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How is artificial intelligence used in COVID-19 research?

A recently published study in IEEE Intelligent Systems discussed the role of artificial intelligence (AI) in combating the 2019 coronavirus disease (COVID-19) pandemic.

Study: AI in fighting the COVID-19 pandemic.  Credit: Fit Ztudio/Shutterstock
Study: AI in fighting the COVID-19 pandemic. Credit: Fit Ztudio/Shutterstock


The COVID-19 pandemic has transformed the world in unprecedented ways, resulting in more than 583 million cases and six million deaths to date. However, there is no end in sight to the ongoing crisis. AI has been instrumental in supporting telemedicine, communications, automated, virtual and economic activities during the pandemic.

AI has been at the heart of the fight against COVID-19, from detecting the severe acute respiratory syndrome coronavirus 2 (SARS-CoV-2), the causative agent, to identifying COVID-19 symptoms, to saving lives and containing it the spread of the virus. Of over 305,900 COVID-19-related manuscripts, including preprints, from the Web of Science, medical repositories, and SSRN as of December 13, 2021, 38,730 were associated with AI.

In the present work, the author discussed the role of AI in COVID-19. The COVID-19 pandemic poses significant challenges for AI research stemming from 1) the complexity of the virus, disease and associated data and 2) the challenges of AI tasks and processes. COVID-19 and SARS-CoV-2 share common biological system features including interactions, self-assembly, and evolution.

Challenges with AI

At the systemic and epidemic level, the pandemic is a complex open system with general and specific system complexities that include openness, hierarchy, self-organization, interactions, heterogeneity, and dynamics. Researching the virus and disease from different perspectives (virological, biological, epidemic and medical) can help identify the specific and holistic features.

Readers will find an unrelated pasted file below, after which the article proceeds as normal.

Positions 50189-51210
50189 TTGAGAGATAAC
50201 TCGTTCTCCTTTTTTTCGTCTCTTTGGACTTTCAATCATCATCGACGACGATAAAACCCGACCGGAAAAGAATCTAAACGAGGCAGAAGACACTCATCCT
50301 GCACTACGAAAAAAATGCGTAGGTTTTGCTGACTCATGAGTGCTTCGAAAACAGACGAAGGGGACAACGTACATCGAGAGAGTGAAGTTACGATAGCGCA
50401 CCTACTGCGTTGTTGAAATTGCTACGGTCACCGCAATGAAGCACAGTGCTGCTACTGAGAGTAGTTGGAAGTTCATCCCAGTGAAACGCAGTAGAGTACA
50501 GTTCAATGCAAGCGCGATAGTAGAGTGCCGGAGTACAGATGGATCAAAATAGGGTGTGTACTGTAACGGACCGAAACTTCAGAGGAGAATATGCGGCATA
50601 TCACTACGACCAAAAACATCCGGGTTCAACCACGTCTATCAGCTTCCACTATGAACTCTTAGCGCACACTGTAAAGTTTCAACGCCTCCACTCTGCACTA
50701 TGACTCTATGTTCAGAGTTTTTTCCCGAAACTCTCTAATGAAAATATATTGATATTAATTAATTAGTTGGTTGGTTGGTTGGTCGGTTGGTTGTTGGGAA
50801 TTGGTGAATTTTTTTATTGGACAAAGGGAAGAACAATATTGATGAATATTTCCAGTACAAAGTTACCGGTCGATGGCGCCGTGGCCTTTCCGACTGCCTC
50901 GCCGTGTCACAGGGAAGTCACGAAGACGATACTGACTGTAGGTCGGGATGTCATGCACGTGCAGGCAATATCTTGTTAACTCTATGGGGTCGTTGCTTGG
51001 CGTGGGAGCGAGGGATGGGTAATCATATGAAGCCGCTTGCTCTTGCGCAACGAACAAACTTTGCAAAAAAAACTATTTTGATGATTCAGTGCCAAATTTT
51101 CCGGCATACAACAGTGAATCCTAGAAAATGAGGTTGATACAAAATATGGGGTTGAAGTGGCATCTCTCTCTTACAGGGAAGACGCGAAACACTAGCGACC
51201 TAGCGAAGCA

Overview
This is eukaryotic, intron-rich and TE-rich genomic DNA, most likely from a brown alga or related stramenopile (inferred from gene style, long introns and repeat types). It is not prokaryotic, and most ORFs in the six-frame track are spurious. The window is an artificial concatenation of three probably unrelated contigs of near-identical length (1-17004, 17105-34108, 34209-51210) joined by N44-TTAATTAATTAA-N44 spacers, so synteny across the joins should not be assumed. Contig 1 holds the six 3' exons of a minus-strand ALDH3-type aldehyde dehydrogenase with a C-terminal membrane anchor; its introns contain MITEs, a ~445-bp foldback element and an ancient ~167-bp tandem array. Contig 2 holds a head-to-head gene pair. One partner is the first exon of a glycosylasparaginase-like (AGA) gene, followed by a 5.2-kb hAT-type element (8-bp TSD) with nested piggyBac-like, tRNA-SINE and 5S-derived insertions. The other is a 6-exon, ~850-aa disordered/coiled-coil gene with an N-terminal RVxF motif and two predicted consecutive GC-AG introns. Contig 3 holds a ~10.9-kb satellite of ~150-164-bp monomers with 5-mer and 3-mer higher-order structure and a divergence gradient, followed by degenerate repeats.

AI systems and tasks must handle the complexity of SARS-CoV-2, COVID-19 and the associated data, behaviors, processes and systems. Relevant challenges include 1) quantifying data complexity, 2) managing SARS-CoV-2 and disease complexity, 3) managing pandemic-related complexities, and 4) developing innovative and intelligent products, applications, and services to support testing and Treatments , epidemic management and anti-COVID-19 logistics and resource planning.

AI contributions to COVID-19 research

Key topics related to SARS-CoV-2, where AI has played a critical role, include virus diagnosis, mutation analysis, resurgence estimation/prediction, biomedical analysis, tracing and containment, vaccine development, and virus containment systems/applications.

Regarding the disease, AI has been involved in pathological processing, genome analysis, patient hospitalization, healthcare, drug development, and related health/medical systems and applications. AI techniques have greatly contributed to the diagnosis, treatment and understanding of the disease and the virus.